Feb. 27, 2021, 3:22pm

>3 Trifolia: sounds like an interesting book - have added it to my tbr list.

Feb. 28, 2021, 4:41am

>3 Trifolia: Great review. I think your reading is spot on, and it’s easy to see why it was the perfect book for a new generation who were anti-authoritarian and about to ask their parents and grandparents what they REALLY did during the war.

Feb. 28, 2021, 1:48pm

>4 puckers: - It is an interesting book and I hope you'll eventually like it as much as I did.

>5 Henrik_Madsen: - Thank you. There's so much in this book that I wasn't able to convey without spoiling it for future readers. But indeed, the fact that it was written in 1968 is relevant, the sins of the fathers and all that. It's a very thought-provoking.

Bearbeitet: Nov. 2, 2021, 4:25am

162. H(A)PPY by Nicola Barker - 3 stars

You may wonder why I read dystopias again and again when I'm not actually a fan of them. Psychologists would undoubtedly have an extensive explanation for it, but the fact is that when I saw this book I was yet again stimulated to read it. It takes place in the future where everything is good and pleasant and people are controlled and guided by artificial intelligence. But suddenly the main character Mira has problems with her wiring and all kinds of unwanted signals come through that refer to a distant past and another continent. In addition to the story, I found the way of writing and the page layout particularly fascinating. The author plays with colors, fonts and shapes and makes them part of the story. I found that particularly intriguing. The fact is that you cannot read this book in an audio version.
In the end I thought the story was a bit too thin to really make it a hit. It definitely pulled me out of my comfort zone, but it still hasn't made me a real fan of dystopias.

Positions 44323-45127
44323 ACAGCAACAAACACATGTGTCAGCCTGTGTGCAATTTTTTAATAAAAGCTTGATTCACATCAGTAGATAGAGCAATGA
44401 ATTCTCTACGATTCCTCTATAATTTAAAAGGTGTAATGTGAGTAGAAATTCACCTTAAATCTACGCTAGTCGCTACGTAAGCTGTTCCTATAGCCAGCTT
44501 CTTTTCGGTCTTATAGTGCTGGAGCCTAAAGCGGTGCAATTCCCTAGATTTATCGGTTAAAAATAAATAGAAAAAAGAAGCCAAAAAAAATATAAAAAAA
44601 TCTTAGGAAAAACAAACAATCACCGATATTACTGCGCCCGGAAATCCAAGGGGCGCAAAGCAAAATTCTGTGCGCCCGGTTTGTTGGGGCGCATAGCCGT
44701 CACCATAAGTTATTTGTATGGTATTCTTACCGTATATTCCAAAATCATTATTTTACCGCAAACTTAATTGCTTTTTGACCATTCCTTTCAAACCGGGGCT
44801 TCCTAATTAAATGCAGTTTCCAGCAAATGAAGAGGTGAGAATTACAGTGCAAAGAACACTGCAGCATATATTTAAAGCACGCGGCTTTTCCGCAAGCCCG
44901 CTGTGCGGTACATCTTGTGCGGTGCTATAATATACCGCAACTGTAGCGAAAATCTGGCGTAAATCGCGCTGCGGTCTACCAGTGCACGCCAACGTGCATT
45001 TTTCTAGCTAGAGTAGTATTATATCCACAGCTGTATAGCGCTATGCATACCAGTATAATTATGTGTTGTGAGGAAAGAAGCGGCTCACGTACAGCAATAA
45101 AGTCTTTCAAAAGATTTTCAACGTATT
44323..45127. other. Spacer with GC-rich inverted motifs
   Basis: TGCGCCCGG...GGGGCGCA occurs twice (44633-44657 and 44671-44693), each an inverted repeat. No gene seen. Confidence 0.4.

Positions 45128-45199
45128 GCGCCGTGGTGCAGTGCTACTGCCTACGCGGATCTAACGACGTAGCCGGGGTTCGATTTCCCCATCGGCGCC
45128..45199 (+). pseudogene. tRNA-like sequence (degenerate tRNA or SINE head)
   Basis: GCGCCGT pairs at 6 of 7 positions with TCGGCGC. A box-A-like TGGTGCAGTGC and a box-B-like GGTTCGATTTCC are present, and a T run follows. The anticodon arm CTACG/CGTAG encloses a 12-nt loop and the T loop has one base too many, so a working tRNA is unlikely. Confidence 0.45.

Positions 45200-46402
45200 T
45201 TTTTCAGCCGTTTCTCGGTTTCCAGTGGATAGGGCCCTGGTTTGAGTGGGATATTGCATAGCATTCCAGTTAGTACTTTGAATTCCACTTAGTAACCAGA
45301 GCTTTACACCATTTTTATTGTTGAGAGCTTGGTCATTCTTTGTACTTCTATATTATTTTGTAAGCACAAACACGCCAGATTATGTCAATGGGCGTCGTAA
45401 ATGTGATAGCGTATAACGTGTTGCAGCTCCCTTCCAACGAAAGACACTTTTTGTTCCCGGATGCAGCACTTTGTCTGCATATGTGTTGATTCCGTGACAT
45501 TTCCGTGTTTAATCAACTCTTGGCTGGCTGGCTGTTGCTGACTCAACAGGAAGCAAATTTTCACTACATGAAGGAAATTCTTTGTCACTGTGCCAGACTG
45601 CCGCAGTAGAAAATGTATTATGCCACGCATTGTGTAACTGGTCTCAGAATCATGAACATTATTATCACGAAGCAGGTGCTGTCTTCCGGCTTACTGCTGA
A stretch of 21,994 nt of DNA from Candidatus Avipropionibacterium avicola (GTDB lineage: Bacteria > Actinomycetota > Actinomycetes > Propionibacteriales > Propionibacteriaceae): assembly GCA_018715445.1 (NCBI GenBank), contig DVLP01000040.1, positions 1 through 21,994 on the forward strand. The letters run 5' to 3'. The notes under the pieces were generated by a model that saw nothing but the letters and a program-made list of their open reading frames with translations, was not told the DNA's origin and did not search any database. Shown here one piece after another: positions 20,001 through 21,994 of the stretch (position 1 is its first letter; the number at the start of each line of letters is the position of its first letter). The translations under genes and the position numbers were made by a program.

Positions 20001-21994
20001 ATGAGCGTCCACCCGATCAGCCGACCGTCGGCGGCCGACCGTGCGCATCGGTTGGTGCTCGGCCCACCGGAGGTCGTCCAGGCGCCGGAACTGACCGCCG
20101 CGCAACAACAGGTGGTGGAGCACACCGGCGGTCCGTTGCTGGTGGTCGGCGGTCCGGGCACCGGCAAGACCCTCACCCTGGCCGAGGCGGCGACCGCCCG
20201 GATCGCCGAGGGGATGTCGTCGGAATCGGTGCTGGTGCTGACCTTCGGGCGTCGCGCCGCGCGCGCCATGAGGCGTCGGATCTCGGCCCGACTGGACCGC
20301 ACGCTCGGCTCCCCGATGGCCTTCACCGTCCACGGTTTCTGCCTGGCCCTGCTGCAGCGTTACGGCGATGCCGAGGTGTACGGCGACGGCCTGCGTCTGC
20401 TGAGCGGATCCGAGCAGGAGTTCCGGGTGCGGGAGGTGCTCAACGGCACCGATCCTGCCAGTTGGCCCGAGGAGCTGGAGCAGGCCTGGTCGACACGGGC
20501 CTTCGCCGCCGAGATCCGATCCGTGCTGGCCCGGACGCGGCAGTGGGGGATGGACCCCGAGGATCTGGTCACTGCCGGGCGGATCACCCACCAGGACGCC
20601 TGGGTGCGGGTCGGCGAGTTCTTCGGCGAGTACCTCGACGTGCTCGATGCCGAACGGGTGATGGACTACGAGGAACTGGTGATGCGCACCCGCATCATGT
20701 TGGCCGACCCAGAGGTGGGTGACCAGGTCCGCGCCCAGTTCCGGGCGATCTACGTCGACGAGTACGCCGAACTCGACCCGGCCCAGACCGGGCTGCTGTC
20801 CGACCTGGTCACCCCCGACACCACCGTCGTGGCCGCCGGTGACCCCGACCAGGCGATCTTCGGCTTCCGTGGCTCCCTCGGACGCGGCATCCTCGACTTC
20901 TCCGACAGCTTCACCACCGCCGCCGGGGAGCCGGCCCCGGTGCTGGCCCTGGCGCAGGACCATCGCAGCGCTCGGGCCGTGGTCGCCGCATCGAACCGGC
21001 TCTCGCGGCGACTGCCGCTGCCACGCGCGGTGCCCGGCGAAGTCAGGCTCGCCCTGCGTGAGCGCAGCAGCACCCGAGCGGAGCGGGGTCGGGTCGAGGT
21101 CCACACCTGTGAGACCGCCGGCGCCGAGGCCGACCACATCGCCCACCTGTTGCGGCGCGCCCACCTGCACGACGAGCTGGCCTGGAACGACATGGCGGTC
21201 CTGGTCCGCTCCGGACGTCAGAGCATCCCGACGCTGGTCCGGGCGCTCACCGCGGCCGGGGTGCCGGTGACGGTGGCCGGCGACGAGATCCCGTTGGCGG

Nov. 7, 2021, 2:53am

163. On the Edge of Reason by Miroslav Krleža - 4 stars

When a settled man in his fifties almost accidentally accuses a prominent politician of being a murderer (which he actually is), the consequences are dire. Although he is given several opportunities to admit his "mistake", he decides to resolutely choose honesty from now on and give up his hypocritical existence. Within a week, the group turns against him and he loses all the foundations on which he has built his life.
This sometimes funny, sometimes poignant story is told from the point of view of the protagonist who is ostracized from the group. He is a somewhat strange figure, where it is not clear whether he actually wants to be consistent or suffers from some form of madness. Because through his encounters with others, you get the impression that there is more going on. Or is the peer pressure so great that the individual is crushed anyway.
Despite the fact that it has a limited storyline, I really liked this relatively short novel.

Bearbeitet: Mai 1, 11:04am

164. Madame Bovary by Gustave Flaubert - 4 stars

What more can be said about this classic about which so much has been written already. It's been on my "must-read classic" list for a long time but was a bit hesitant because I really didn't feel the need for another "women's novel" from a yearning woman to be rescued.
But look, I decided to bite the bullet and have once again found that classics are not called classics for nothing. Regardless of all the qualities of the book, it made me stop and think about the characters of Emma and Charles Bovary, both prisoners of their time. And after reading this book, I wonder what Emma's life would have been like if she'd had the chance to develop instead of being pushed into a role she didn't like. Somewhere in the book she says, apparently rather thoughtlessly, that she would have liked to become a nurse. And indeed, earlier in the book it had already been described how she had come to the aid of her husband in a prompt and skilful manner during a medical procedure. But for someone like Emma, ​​this may not have been possible. The subtitle of this book (Mœurs de province) therefore seems very relevant to me. This book was a very pleasant surprise for me.

Mai 1, 11:04am

165. The Tartar Steppe by Dino Buzzati - 4 stars

A wonderful, slightly kafka-esque book about a young soldier who is sent to a fortress on the outside border to prepare for an invasion of the barbarians. From day one he wants to leave but even though he gets multiple chances to do so, he eventually stays his whole life. It's an allegory of life, but I'm not sure if it's comforting or daunting. Maybe it's both.

Mai 1, 11:05am

166. The Strange Case of Dr Jekyll and Mr Hyde by Robert Louis Stevenson - 3,5 stars

One of those books that I had wanted to read for a long time but never got to until now. The premise is simple: a man fiddles with drugs to split his good and bad self, but in the end his evil self takes over. It's an interesting thought, but I found that the story was too long and too cerebral, maybe because of the specific point of view. A bit disappointing but I'm glad I read it.